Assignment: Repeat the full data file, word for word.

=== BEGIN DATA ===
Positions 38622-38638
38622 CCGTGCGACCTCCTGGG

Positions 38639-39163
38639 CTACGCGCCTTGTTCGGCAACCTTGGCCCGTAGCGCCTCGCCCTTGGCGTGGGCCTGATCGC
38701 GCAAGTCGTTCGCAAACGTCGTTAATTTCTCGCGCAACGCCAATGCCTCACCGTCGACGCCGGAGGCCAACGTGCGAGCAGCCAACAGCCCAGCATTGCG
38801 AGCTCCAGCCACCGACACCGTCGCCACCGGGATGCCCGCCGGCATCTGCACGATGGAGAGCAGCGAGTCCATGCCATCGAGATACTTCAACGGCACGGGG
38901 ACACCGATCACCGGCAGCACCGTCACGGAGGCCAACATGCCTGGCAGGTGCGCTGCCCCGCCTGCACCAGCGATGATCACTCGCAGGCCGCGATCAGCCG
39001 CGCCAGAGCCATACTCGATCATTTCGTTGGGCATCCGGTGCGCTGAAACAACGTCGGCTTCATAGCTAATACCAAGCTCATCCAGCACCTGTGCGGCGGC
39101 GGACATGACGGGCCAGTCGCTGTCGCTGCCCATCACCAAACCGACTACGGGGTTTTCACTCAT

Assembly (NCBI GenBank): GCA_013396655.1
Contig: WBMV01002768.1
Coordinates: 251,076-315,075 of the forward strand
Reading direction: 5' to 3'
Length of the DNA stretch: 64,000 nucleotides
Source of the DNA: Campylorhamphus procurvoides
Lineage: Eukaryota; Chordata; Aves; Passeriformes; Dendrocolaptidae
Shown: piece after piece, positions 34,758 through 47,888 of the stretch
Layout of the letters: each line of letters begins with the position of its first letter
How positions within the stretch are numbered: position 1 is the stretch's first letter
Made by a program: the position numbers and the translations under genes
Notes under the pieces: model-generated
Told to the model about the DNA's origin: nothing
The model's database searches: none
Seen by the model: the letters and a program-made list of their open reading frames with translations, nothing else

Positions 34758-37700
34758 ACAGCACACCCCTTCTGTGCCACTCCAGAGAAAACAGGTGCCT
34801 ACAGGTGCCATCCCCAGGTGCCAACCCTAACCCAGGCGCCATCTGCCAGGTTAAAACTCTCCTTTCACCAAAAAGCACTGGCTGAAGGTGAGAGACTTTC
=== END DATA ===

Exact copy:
Positions 38622-38638
38622 CCGTGCGACCTCCTGGG

Positions 38639-39163
38639 CTACGCGCCTTGTTCGGCAACCTTGGCCCGTAGCGCCTCGCCCTTGGCGTGGGCCTGATCGC
38701 GCAAGTCGTTCGCAAACGTCGTTAATTTCTCGCGCAACGCCAATGCCTCACCGTCGACGCCGGAGGCCAACGTGCGAGCAGCCAACAGCCCAGCATTGCG
38801 AGCTCCAGCCACCGACACCGTCGCCACCGGGATGCCCGCCGGCATCTGCACGATGGAGAGCAGCGAGTCCATGCCATCGAGATACTTCAACGGCACGGGG
38901 ACACCGATCACCGGCAGCACCGTCACGGAGGCCAACATGCCTGGCAGGTGCGCTGCCCCGCCTGCACCAGCGATGATCACTCGCAGGCCGCGATCAGCCG
39001 CGCCAGAGCCATACTCGATCATTTCGTTGGGCATCCGGTGCGCTGAAACAACGTCGGCTTCATAGCTAATACCAAGCTCATCCAGCACCTGTGCGGCGGC
39101 GGACATGACGGGCCAGTCGCTGTCGCTGCCCATCACCAAACCGACTACGGGGTTTTCACTCAT

Assembly (NCBI GenBank): GCA_013396655.1
Contig: WBMV01002768.1
Coordinates: 251,076-315,075 of the forward strand
Reading direction: 5' to 3'
Length of the DNA stretch: 64,000 nucleotides
Source of the DNA: Campylorhamphus procurvoides
Lineage: Eukaryota; Chordata; Aves; Passeriformes; Dendrocolaptidae
Shown: piece after piece, positions 34,758 through 47,888 of the stretch
Layout of the letters: each line of letters begins with the position of its first letter
How positions within the stretch are numbered: position 1 is the stretch's first letter
Made by a program: the position numbers and the translations under genes
Notes under the pieces: model-generated
Told to the model about the DNA's origin: nothing
The model's database searches: none
Seen by the model: the letters and a program-made list of their open reading frames with translations, nothing else

Positions 34758-37700
34758 ACAGCACACCCCTTCTGTGCCACTCCAGAGAAAACAGGTGCCT
34801 ACAGGTGCCATCCCCAGGTGCCAACCCTAACCCAGGCGCCATCTGCCAGGTTAAAACTCTCCTTTCACCAAAAAGCACTGGCTGAAGGTGAGAGACTTTC